From the Architects: Hotel Marcel results from the historic preservation of the Pirelli building, an office and research building, originally designed by Marcel Breuer in 1969 at the gateway to New Haven, Connecticut. The iconic Brutalist structure has been transformed into a 165-room boutique hotel and conference center with over 9,000 sf of meeting space, branded within the Tapestry Collection by Hilton. It is the first hotel in the United States designed to meet EnerPHit or Passive House standards.

Opened in May 2022, Hotel Marcel creates a new model for sustainable hospitality through electrification, zero operational carbon and minimizing embodied carbon through adaptive re-use of an existing building. Re-use of the building gives new life to a significant work of mid-century modern architecture as well as to the embodied carbon of a prominent steel and concrete structure dating back 50 years. Furthermore, the hotel strives to balance its energy production and consumption to minimize its use of the planet’s resources.

Winner Unbuilt Award:

Buffalo Crossing by Stantec

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“Winnipeg is so cold it is nicknamed Winterpeg, yet, this project will hit Passive House with ‘theatrically opening and closing shutters’, low carbon construction from mass timber, and demonstrates ‘a commitment to climate action through the built environment.’ Every building should.” – Judges

From Architects: Located in Winnipeg’s burgeoning southwest, north of a primary motorway into the city, Buffalo Crossing is situated on Muir Lakes south shore, the largest of seven lakes formed in reclaimed clay and gravel pits abandoned by the Canada Cement Company in the 1950’s. The 18,000 sf two-story mass timber Visitor Centre will consist of admissions, gift shop, café, lobby, gender neutral washrooms, prep kitchen, learning, pre-function, indigenous, and event spaces. The new marquee gateway to FortWhyte Alive’s 660 acre nature campus, offering environmental education and recreation programs, Buffalo Crossing will be a living exhibit of climate resilience, reconciliation, and stewardship, facilitating expanded programming and revenue for the non-profit. Set back on the site amidst wispy aspens, Buffalo Crossing is perched between and over granite gabion walls, concealing the naturalized site beyond, while providing access through paired offset gabion walls. Open, transparent, and welcoming, Buffalo Crossing is designed to draw people in, framing views and connecting visitors to the campus.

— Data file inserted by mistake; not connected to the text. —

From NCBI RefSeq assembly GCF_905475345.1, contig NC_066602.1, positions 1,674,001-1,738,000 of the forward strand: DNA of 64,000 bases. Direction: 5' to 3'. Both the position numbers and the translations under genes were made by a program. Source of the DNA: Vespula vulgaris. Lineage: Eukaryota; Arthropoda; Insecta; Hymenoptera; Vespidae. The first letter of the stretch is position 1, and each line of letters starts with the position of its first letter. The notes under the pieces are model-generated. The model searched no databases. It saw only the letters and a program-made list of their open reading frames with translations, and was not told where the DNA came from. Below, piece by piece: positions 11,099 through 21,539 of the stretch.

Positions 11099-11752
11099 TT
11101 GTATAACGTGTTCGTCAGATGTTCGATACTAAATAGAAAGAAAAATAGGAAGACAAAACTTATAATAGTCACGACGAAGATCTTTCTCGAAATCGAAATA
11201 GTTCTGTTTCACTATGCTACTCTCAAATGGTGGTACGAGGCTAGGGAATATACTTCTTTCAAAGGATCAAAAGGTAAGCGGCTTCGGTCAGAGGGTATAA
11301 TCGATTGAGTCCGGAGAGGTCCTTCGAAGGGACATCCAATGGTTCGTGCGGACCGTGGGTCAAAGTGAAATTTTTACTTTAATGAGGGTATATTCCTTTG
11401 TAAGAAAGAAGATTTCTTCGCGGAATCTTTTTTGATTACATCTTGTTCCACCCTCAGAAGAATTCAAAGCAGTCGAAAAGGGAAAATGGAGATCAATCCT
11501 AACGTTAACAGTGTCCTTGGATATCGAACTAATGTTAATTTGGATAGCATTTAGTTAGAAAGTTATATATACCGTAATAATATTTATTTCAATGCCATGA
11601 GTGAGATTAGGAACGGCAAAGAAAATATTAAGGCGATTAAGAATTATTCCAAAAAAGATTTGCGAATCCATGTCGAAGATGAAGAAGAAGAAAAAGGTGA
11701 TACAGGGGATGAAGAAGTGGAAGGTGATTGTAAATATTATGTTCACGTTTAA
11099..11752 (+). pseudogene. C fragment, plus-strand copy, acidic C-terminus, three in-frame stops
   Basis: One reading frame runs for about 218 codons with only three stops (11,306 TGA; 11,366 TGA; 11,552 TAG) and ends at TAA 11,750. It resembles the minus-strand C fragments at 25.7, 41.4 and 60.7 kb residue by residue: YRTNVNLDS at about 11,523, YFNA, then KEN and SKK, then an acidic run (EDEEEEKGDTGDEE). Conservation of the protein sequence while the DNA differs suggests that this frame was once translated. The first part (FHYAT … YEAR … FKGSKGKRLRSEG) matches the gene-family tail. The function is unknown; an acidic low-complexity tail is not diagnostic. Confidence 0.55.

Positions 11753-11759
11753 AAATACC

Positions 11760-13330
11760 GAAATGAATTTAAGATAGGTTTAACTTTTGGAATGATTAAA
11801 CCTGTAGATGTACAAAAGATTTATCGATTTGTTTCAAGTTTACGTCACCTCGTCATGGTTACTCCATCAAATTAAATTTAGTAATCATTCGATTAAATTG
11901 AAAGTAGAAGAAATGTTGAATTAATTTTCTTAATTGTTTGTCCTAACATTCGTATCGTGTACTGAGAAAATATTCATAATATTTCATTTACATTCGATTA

Winner Details Award:

Englewood PH Duplex by SHAPE Architecture Studio

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“The concern with embodied carbon and the brave use of concrete-free ground floor exemplifies this project mission to align Passive House details that meets the demands of an architectural expression that isn’t compromised.” – Judges

From the Architects: The 2-unit, three story building is situated on a difficult site adjacent to a busy arterial road – with 6 lanes on a hill, traffic noises and air pollution or severe impacts on the property. The Passive House approach allowed the project team to mitigate these acoustic and visual challenges and create a quiet, comfortable, healthy indoor environment, while also dramatically reducing energy use. The bold design, with rich wood and metal siding emphasized by large window openings, was the result of a careful and pragmatic approach to optimize the home for passive solar while shielding occupants from the busy highway; prioritizing simplicity in order to optimize energy performance. Minimizing embodied carbon was also a priority: the main floor is constructed from two layers of OSB subfloor, cross laminated, glued and screwed, directly over the vapor barrier and 6” of EPS foam, on the gravel substrate: no concrete was used in the floors of either unit. There is also no steel in either home: floors and roof are all open-web trusses, while the walls are 2×6 wood studs and larger structural beams are glulam and microlam. The south glazing facing the highway is fixed for maximum acoustic and air quality protection. The north unit features a large skylight over the stairwell, which provides much of the home’s solar heat gain as well as natural light.